How and why does COMET respond to earthquakes?

A personal view from COMET* director, Prof Tim Wright 

14 February 2023 

We have all been shocked and horrified by the pictures coming from Türkiye and Syria over the past week following the two large earthquakes that happened on 6 February. COMET aims to generate and freely distribute robust scientific satellite deformation data sets following all moderate-large earthquakes on land. These can assist the humanitarian and scientific response.  

Here I want to briefly explain COMET’s approach to responding to an event like this from my perspective not just as COMET director, but also as a scientist who has been involved in responding to many earthquakes using satellite deformation data and who has been working on active faulting in Türkiye for my entire career.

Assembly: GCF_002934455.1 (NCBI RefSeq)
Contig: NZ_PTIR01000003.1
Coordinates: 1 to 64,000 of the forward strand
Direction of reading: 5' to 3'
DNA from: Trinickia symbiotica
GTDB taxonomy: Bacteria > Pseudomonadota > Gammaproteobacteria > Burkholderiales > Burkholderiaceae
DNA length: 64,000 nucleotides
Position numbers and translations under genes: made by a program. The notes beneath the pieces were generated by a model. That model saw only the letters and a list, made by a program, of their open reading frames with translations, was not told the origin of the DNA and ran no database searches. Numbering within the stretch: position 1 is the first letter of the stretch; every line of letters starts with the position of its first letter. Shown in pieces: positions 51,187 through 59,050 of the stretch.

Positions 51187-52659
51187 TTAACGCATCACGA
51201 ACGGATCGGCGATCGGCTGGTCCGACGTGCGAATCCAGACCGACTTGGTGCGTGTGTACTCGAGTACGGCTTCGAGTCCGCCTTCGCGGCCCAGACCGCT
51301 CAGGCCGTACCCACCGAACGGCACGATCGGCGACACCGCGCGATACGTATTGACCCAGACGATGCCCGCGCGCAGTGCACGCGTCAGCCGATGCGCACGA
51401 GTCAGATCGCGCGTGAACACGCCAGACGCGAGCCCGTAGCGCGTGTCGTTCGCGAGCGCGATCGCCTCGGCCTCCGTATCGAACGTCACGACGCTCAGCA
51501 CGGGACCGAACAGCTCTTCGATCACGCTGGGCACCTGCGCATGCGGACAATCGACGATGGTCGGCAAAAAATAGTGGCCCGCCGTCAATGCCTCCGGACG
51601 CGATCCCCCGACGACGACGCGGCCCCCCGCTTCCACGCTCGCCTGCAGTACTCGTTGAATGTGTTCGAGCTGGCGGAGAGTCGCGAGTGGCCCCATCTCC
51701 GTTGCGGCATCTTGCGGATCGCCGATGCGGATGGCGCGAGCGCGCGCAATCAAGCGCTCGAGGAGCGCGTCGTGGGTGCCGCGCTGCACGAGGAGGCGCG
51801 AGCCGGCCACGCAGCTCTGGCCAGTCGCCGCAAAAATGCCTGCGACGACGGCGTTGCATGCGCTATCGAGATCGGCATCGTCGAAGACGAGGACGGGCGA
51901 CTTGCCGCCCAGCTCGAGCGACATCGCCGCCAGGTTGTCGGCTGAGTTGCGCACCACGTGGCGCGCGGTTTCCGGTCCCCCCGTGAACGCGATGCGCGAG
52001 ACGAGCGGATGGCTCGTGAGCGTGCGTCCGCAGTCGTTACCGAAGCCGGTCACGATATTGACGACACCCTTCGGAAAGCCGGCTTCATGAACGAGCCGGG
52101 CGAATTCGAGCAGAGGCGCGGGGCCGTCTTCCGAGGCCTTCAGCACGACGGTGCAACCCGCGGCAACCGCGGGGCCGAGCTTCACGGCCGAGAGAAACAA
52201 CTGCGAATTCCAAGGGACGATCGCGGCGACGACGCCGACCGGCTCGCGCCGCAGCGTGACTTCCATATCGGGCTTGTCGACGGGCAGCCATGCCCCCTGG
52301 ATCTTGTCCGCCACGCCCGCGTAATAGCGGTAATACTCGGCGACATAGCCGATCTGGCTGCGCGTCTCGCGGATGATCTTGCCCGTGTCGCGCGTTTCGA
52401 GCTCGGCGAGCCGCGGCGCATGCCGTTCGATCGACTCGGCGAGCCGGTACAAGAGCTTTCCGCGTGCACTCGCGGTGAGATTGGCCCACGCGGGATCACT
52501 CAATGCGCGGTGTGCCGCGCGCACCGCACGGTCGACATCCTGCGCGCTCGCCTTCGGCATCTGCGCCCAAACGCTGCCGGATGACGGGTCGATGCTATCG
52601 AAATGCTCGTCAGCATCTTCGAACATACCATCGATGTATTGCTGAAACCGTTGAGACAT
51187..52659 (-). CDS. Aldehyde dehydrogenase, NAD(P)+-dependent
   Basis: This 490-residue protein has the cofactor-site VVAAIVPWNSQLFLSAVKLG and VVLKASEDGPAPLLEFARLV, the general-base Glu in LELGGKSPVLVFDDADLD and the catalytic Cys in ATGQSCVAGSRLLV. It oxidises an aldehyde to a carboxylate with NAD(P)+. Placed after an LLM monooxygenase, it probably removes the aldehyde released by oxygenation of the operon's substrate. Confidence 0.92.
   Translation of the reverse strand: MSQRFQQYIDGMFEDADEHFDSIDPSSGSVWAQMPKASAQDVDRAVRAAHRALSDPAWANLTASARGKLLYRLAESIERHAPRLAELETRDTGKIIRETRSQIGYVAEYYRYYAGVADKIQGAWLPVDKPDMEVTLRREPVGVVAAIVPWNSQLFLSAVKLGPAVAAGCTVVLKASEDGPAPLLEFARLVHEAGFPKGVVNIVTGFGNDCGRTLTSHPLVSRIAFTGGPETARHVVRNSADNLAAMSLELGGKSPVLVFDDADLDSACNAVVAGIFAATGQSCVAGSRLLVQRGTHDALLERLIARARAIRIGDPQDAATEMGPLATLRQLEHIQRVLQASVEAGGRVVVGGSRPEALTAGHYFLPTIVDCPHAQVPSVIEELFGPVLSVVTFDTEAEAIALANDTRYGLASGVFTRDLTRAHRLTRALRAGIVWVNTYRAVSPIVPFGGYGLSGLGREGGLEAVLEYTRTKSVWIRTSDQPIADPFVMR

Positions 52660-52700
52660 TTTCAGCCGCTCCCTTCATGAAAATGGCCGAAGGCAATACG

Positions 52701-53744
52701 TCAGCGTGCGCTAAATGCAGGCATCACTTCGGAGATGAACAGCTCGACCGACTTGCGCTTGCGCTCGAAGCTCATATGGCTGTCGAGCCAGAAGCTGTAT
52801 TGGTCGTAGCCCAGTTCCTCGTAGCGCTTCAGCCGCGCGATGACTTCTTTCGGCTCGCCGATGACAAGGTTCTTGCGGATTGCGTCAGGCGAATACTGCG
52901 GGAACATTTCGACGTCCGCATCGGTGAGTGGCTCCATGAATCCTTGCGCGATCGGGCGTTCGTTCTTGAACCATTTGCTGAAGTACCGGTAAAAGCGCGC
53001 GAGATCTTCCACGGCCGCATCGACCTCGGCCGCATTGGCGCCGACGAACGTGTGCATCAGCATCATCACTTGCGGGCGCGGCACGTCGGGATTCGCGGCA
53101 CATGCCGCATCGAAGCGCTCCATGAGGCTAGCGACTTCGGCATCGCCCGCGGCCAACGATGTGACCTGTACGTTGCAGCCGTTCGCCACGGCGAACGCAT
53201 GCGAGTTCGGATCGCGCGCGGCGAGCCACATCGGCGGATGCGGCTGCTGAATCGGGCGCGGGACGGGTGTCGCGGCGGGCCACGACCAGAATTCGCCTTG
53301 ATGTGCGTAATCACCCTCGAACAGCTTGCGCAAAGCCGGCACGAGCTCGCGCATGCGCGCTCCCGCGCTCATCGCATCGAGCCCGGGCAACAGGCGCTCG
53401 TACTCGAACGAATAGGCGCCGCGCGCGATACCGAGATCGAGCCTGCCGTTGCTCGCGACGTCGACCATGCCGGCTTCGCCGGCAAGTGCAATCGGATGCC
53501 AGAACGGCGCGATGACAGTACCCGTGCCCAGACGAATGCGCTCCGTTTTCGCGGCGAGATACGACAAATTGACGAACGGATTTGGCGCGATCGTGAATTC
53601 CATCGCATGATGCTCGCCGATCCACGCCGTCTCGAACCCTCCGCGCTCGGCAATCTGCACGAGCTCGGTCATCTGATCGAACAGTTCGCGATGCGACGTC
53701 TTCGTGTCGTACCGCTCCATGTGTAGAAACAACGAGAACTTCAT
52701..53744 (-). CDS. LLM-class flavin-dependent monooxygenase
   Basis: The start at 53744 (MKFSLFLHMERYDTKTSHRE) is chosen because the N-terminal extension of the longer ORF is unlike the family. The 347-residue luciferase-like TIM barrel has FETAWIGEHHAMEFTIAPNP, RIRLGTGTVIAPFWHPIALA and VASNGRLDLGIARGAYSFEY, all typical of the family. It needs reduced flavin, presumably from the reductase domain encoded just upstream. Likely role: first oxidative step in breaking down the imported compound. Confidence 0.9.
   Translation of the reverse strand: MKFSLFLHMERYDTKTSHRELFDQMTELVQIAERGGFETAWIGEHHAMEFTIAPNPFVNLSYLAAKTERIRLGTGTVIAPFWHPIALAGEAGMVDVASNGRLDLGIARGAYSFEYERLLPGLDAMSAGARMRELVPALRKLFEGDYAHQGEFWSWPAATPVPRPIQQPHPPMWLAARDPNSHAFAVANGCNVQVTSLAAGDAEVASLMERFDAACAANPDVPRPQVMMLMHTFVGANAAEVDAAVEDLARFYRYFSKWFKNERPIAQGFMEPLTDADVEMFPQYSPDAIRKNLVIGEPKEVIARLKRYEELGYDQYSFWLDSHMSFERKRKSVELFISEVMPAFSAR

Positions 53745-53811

Deformation data from satellites are now a fundamental data set for understanding what happened in an earthquake, complementing the information that is available from seismology and from field studies. Deformation data shows, very precisely, which faults moved in an earthquake and by how much. Earthquakes are not point sources – they involve slip on faults. As earthquakes get larger, they involve larger/longer faults with increasing amounts of slip. Understanding how much and where slip occurred on a fault helps us understand the amount of shaking that is likely to have been experienced in different locations – distance to the fault is a primary control on the intensity of shaking.